Leo Cosendai: In-pod meditations, and my floating experience
We humans, are used to swimming in water and flying in the air. But for me, floating is like an incredible combination of the two!
I didn’t even leave London for the experience - It all happened in a float pod at Floatworks’ Vauxhall centre. So I wanted to share how I got the most out of floating with three simple mindfulness practices, below. But first, a bit of context:
The floating experience in general:
It is pitch black, silent, filled with body-temperature air, and water containing half a ton of Epsom Salts which makes you instantly float like a feather. My first 60 minutes of floating flew by. I remained awake, and experienced profound sensations that I know can lead people to experiencing the oneness that yogis, monks and other spiritual dwellers talk about. When my time was up, I slowly emerged feeling like a new-born baby. I showered and dried my hair whilst looking in a mirror that seemed to be showing me looking rejuvenated!
I got into floating as a long-time meditator, author and meditation teacher. I am always on the lookout for new experiences, and as a sea-baby, this seemed like a no-brainer to me! I think floating is great for anyone who feels the call to not only find some calm in their life, but also grow and open up mentally and spiritually.
It enables us to disconnect from the continual output of the world and connect with our input. In yoga, we call this Pratyahara: withdrawal of the senses. You come out of your session with a greater ability to process your inner and outer environment at your own pace. Mindfulness helps a lot of people but I believe that experiences such as floating and sound meditation, for instance, are far superior in their impact on your subconscious mind.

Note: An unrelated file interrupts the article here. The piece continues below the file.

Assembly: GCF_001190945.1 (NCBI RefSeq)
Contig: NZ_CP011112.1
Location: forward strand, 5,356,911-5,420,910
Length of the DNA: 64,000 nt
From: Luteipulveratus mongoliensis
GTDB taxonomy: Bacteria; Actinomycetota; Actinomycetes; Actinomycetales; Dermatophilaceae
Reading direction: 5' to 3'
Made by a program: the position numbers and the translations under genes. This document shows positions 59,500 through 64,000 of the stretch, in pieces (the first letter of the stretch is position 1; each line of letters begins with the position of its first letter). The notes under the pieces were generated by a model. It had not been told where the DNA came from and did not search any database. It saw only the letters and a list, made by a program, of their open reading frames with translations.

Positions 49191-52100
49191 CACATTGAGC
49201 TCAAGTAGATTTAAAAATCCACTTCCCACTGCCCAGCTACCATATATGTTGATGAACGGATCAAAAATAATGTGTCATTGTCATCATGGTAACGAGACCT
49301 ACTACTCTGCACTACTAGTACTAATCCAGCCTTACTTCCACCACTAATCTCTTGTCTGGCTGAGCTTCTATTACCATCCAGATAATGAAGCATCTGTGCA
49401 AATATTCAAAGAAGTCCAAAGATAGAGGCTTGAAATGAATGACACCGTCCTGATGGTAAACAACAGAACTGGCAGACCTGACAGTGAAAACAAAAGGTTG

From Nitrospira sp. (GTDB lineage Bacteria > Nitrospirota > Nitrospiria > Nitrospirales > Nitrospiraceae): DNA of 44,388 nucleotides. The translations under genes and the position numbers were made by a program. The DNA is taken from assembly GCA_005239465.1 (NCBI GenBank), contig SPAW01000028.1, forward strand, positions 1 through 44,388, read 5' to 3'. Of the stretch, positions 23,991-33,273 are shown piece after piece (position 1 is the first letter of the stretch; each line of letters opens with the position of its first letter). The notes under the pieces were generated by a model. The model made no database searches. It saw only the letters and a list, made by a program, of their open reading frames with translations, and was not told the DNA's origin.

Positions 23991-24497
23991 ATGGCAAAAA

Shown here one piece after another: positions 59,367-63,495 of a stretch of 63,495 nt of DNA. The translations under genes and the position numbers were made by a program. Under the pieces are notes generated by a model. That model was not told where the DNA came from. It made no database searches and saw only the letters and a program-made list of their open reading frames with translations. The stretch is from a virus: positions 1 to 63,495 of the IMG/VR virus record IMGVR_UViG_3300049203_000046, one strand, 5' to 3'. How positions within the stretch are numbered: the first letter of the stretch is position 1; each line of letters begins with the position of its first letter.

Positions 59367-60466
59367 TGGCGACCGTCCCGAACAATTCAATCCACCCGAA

Three meditations to experiment with during your float:
- A simple pranayama breath technique: breathe deeply in for 5 seconds and out for 10 seconds (through the nose) whilst listening to the sound of your breath both in your head and in your chest cavity. You may hear your heartbeat - that’s normal.
- A visualisation: breathe in through the nose, out through the throat, in through the heart centre, out through the belly button, in through the perineum in between the legs, then back out through the belly button, in through the heart centre, out through the throat, in through the nose (repeat this serpent-like pattern for as long as you wish)
- And… Nothing! do nothing, and just float!
Some experiences I have had in the pod at Floatworks in Vauxhall
- Feeling like my body was fizzing and blending in with the water
- A huge sense of effortless gratitude flushing through my mind and body
- Feeling like my body was slowly rotating like a clock
- A massive body twitch after a tough week with less than 5 hours of sleep per night
- An out of body experience during which I experienced myself in a location miles away
My top tips for having a great float
(also see Floatworks’ guide to floating)
- Don’t eat sugar beforehand
- Make sure you are hydrated but that you have also been to the toilet beforehand
- Switch your phone off, and make sure you don’t rush the process – including getting into the pod
- I like to have my arms above my head rather than alongside my body but you can experiment
- Don’t worry if you find your body moving because of the water currents, you’ll find yourself right in the centre comfortably
- Don’t rush out of the pod once you hear the music, you still have 5 minutes to integrate and breathe a little more deeply
- Once you’ve showered and dried your hair, have a cup of herbal tea and perhaps write down in a few words about what happened. It could be that you don’t feel like you meditated but had a breakthrough or wonderful idea for a new project!
I hope you enjoy your float at Vauxhall or Angel… Maybe see you there some time!
To find out more information about Leo Cosendai’s transformational work:
Try Leo’s meditation app: Third Ear
Go to one of Leo’s sound baths: Leo Cosendai
Follow Leo on Instagram: @leo.cosendai